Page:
Bailey House Receives $4 Million in HUD Funding
The Department of Housing and Urban Development recently awarded HIV/AIDS housing organization Bailey House with a landmark $1.1 million grant for Project First, a program to help ex-cons living with HIV/AIDS transition back into the community.
Bailey House, the nation’s first congregate residence for people living with AIDS, was the only organization in New York State to receive the grant, and one of only 28 nationally.
"These grants offer housing, vital healthcare, and hope to hundreds of households that combine to literally save lives," said U.S. Secretary of Housing and Urban Development Shaun Donovan. "Having stable housing can make all the difference to the health of someone living with HIV/AIDS who might otherwise be struggling to live on our streets."
The grant will be disbursed over three years with Bailey House receiving $340,641 each year to continue its Project FIRST program for recently released post-incarcerated people living with HIV/AIDS. Bailey House has received $4 million in HUD funding since 1993. HUD typically awards eight to 12 Special Project of National Significance (SPNS) grants across the country with an emphasis on fairness in geographical distribution.
The program provides tenant-based rental assistance for 27 households, including rent, mortgage, and utility assistance, plus transitional housing units. Supportive services provide for clients to enhance their work skills, improve the stability of their health, and promote financial independence.
Project FIRST is based at the Rand Harland Center in East Harlem. The HUD grants fund 80 percent of this program; without these funds, it would not exist. Every year, it will help provide 30 clients with housing placements, 80 to 90 clients with intakes and housing counseling, and for 20 to 25 individuals, participation in weekly housing issues workshops.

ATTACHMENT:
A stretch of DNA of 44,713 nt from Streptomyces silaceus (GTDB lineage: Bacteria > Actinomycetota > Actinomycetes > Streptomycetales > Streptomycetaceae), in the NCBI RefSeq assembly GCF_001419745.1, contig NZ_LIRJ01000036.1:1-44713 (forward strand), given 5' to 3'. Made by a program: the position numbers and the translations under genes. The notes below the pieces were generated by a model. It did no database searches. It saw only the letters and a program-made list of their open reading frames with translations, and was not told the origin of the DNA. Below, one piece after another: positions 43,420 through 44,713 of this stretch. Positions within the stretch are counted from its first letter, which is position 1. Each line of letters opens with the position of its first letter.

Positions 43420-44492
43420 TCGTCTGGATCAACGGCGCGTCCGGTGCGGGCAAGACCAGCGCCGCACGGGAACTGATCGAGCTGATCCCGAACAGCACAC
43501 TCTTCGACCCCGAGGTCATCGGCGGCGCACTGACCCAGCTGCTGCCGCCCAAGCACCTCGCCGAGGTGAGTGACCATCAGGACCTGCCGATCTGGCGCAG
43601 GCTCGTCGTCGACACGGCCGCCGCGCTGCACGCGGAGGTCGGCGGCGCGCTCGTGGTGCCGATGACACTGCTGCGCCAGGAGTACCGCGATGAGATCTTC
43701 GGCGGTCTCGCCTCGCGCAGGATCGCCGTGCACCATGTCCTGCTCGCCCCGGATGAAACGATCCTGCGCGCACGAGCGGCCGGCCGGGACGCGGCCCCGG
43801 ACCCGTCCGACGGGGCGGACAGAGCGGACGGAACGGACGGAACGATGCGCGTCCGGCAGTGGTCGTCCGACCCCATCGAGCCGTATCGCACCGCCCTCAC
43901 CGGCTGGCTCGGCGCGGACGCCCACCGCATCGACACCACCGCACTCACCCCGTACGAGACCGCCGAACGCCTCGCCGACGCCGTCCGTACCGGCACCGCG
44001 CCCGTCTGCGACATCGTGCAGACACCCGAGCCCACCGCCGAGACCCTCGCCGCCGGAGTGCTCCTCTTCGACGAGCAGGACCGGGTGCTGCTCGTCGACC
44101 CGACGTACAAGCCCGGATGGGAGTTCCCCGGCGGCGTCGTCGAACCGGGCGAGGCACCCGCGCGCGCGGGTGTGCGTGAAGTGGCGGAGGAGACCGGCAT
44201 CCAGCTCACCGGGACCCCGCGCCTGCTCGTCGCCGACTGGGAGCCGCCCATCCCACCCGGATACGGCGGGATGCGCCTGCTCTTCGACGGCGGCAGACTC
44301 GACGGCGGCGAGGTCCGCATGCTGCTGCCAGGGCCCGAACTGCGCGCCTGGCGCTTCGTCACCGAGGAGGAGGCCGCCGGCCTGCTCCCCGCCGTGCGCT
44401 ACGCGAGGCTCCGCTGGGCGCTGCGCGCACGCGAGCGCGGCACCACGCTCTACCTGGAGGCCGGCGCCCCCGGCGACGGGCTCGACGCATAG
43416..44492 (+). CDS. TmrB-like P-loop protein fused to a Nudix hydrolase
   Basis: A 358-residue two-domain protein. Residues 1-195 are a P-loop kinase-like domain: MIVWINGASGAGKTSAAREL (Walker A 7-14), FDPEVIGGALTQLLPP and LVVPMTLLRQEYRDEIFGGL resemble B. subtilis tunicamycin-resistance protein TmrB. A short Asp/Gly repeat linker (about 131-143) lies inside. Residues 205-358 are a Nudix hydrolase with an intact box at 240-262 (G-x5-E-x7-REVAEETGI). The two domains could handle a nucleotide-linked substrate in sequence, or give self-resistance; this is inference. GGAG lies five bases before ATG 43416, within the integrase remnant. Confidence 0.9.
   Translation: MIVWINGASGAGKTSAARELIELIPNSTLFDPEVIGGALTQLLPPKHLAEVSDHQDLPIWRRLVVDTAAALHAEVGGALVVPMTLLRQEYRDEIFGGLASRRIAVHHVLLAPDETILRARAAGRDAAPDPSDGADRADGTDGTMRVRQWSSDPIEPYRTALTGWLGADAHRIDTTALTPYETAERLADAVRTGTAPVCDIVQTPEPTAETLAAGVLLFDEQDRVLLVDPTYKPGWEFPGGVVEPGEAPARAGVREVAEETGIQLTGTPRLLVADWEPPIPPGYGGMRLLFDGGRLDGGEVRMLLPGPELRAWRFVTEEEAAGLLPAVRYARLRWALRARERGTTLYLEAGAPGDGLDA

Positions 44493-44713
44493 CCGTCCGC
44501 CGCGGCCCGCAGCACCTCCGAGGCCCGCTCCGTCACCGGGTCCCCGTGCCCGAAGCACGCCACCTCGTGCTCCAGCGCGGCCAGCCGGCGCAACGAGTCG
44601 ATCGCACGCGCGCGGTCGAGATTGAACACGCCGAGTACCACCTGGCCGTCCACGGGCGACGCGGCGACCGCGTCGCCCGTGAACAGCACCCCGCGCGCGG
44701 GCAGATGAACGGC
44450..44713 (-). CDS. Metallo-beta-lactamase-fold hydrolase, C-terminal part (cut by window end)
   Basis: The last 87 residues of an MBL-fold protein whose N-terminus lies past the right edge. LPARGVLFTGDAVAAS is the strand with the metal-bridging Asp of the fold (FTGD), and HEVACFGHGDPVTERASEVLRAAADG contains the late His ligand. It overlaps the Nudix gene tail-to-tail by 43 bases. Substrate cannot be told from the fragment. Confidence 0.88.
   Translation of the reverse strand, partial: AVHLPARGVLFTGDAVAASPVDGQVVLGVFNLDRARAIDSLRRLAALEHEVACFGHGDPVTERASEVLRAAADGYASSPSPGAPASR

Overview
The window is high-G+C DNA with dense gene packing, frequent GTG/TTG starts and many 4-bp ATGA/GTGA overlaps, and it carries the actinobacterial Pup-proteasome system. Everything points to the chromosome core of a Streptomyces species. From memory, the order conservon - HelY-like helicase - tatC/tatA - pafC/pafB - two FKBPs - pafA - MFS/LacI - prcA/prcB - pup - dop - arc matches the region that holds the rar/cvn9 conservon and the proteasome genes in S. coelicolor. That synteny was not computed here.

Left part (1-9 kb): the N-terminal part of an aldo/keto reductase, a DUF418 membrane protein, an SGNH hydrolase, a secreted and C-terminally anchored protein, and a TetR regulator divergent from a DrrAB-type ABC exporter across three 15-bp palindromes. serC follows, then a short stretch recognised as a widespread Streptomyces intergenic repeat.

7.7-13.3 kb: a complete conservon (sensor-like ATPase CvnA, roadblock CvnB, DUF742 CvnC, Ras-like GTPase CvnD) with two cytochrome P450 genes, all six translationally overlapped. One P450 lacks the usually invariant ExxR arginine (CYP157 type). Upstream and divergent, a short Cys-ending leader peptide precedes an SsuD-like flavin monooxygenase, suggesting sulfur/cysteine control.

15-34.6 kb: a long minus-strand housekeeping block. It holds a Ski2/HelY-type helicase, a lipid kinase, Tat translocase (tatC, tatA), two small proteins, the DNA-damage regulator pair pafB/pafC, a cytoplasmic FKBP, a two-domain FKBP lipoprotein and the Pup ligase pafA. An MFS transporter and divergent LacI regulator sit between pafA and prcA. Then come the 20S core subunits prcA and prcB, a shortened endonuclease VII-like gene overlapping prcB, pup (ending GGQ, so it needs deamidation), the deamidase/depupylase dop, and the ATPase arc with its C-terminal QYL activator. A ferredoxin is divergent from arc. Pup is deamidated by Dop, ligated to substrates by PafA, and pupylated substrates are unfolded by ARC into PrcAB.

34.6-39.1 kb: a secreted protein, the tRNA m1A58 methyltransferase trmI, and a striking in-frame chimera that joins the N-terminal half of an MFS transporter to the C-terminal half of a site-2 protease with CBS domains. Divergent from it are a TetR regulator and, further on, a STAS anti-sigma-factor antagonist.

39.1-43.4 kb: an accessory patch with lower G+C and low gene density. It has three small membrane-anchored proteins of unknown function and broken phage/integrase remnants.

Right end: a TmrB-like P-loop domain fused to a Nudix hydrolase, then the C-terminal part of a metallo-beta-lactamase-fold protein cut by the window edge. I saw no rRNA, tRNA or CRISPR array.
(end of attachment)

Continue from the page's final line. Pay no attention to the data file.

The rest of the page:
"Although HIV/AIDS had existed behind bars almost since the beginning of the pandemic, very little attention was paid to the health of those existing the correctional system," said Bailey House Chief Development Officer Cathy Krugman. "But as the population dramatically increased, so too did the number of those infected with HIV/AIDS. Project FIRST was an early response to this emerging crisis and drew national attention to the issue."
The grant was originally awarded by HUD as an SPNS in 2004, and according to Krugman, "Project FIRST was one of the first housing placement programs in the country created specifically to assist formerly incarcerated individuals living with HIV/AIDS the housing they needed to successfully re-enter into the community while focusing on improving and maintaining their health."
Project FIRST boasts a recidivism rate of ten percent compared with the national average of 44 percent. To that end, the SPNS grant is to provide a replicable model for other agencies looking for creative solutions to the socioeconomic problems they contend with. The award exemplifies HUD’s commitment to the work Bailey House does, and it allows other agencies nationwide an opportunity to learn about working with formerly incarcerated populations.
"There is nothing more critical to an HIV-positive person returning from prison than to find stable housing and access to healthcare. We are excited to partner with HUD to maintain and grow this important program," said Quattrochi.
For more info visit http://www.baileyhouse.org/services/project-first